This January, the army submitted before the Supreme Court that the process for selection of women officers to command assignments in the rank of Colonel, a major step towards bringing them on a par with their male counterparts, has been conducted. This resulted from the Supreme Court judgment of February 2020 that had ordered granting permanent commission (PC) as well as command postings to women officers in all arms and services other than combat, that is, the Infantry, Mechanised Infantry and Armoured Corps. It is unfortunate that the SC had to force the matter—it would have been better had the armed forces done it on their own initiative; but, anyway.
Taking off from this, many people like Maj. Gen. Yash Mor (Retd), hope that within a decade, they would be found in combat roles too.
In the US, in 2013, defence secretary Leon Panetta removed the military’s ban on women serving in combat roles. In December 2015, defence secretary Ashton Carter made it clear that starting in 2016 all combat jobs would open to women. By March 2016, he approved final plans from military service branches including even the US Special Operations Command to open up all combat jobs to women because exceptional situations like the big “Yomp” across East Falkland are extremely rare. In May 2020, women comprised 16% of the total workforce of the US military.
They are pilots, vehicle drivers, mechanics and infantry officers—Gen. Lori Robinson retired in 2018 as commander of the United States Northern Command and North American Aerospace Defense Command, becoming the first woman in US history to lead a combatant command as a four-star general.
Actors Must Desist From Pontificating
‘Being a man is not the idea. A woman has as much right to die for the country as a man’. This powerful dialogue was spoken by Nimrat Kaur, who played the role of the only woman army officer training to join the Special Forces in the 2018 web series called The Test Case. It was titled so because she was the “test case” for women in combat roles. In one of the scenes, the instructor asks her, “We make men out of boys…What would I make out of you?” She proudly answers, “Commando, sir.” In connection with the end-of-January developments, the Times of India narrated this again on March 10 in its supplement.
Fiery sentiments! However, they look good only in films though. I am not disputing the intrinsic theoretical merit of the sentiments. I have always supported gender equality in all fields, including the armed forces and have opposed sexism. This article is, however, not about my personal views. The fact is, nobody lives in a vacuum or marooned on an island. All of us live in a society and what the society, rightly or wrongly, thinks or holds sacred cannot be ignored because the armed forces are supposed to serve the people only.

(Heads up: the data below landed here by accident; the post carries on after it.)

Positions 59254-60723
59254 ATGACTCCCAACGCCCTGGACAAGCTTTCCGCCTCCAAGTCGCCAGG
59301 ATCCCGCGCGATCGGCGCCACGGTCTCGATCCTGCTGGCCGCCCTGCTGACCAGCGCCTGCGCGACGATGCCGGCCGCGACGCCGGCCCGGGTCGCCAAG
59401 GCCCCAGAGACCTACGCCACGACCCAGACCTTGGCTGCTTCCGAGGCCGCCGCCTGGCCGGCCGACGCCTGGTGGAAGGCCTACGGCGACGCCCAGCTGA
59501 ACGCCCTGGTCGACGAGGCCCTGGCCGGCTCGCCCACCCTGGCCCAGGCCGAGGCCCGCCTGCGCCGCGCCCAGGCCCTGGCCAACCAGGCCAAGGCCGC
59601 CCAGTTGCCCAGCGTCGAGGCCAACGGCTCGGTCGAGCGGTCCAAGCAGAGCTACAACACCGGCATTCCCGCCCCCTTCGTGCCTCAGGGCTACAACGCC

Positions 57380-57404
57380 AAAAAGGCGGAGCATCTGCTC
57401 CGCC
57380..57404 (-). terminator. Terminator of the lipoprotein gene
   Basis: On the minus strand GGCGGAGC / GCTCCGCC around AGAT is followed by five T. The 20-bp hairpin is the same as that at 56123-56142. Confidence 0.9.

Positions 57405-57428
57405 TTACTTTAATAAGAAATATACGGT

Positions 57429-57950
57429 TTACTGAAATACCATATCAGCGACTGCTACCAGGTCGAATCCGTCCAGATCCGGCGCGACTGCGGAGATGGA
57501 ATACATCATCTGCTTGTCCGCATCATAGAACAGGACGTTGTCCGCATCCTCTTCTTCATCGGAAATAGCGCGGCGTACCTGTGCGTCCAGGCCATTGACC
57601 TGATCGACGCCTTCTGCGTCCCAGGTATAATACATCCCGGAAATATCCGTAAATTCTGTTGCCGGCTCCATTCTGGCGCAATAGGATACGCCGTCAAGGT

Joining the military for a man or woman is neither an exercise in self-glorification nor intended to prove a point. But, these are complex social issues and I don’t expect actors to be conversant with them. In this article, therefore, I shall discuss the effect of certain realities of the Indian society so that the not-so-informed girls dreaming of taking up rifles with fixed bayonets and shouting a lusty ‘dhaawa’ before pouncing on the enemy soldiers, are not misled by the amateurish bombast of people like Nimrat Kaur.
Consequences of Being Captured Alive By the Enemy Soldiers or Public
What happens when, to put it bluntly, an Indian woman combatant is captured alive by the enemy or by the enemy public? History and the historical character of our enemies dictate that they shall almost necessarily be subjected to gang rape thereafter. Remember, they would not hesitate to rape even a grievously injured woman for several reasons—first, for the sheer animalistic pleasure of it; second, to vent their frustration and hatred of us and; third, to assert their dominance over us by insulting what has traditionally been associated with the honour of society. Historically, our enemies are people who sodomize even men victims, not to talk of what they do to women victims.
For example, imagine a situation where instead of Abhinandan, there was a woman pilot captured by the Pakistani public after his jet was shot down in Pakistan. The first thing they would do before the police arrived would be to gang rape her—if she fired her pistol by any chance in self-defence, she would also be lynched after the rape. Or, suppose we mount another Uri-type surgical strike and some woman soldier is taken alive after injury. Or, even in the course of a regular war, suppose POWs are taken somewhere. After all, in the war of 1971 also, in spite of our glorious victory, some 54 Indian soldiers are suspected to have been taken POWs and we still do not know whether they are alive and in what terrible conditions they are languishing in Pak jails, if not killed brutally after torture or allowed to die of diseases.
I do not have any problem with women in combat roles but I do not want a situation where the Indian people and the entire media collectively start screaming at the top of their voices that by raping a brave Indian woman (Veerangana), the enemy has insulted the very ‘honour of India’ and we must avenge the insult by immediately nuking Pakistan back to Stone Age.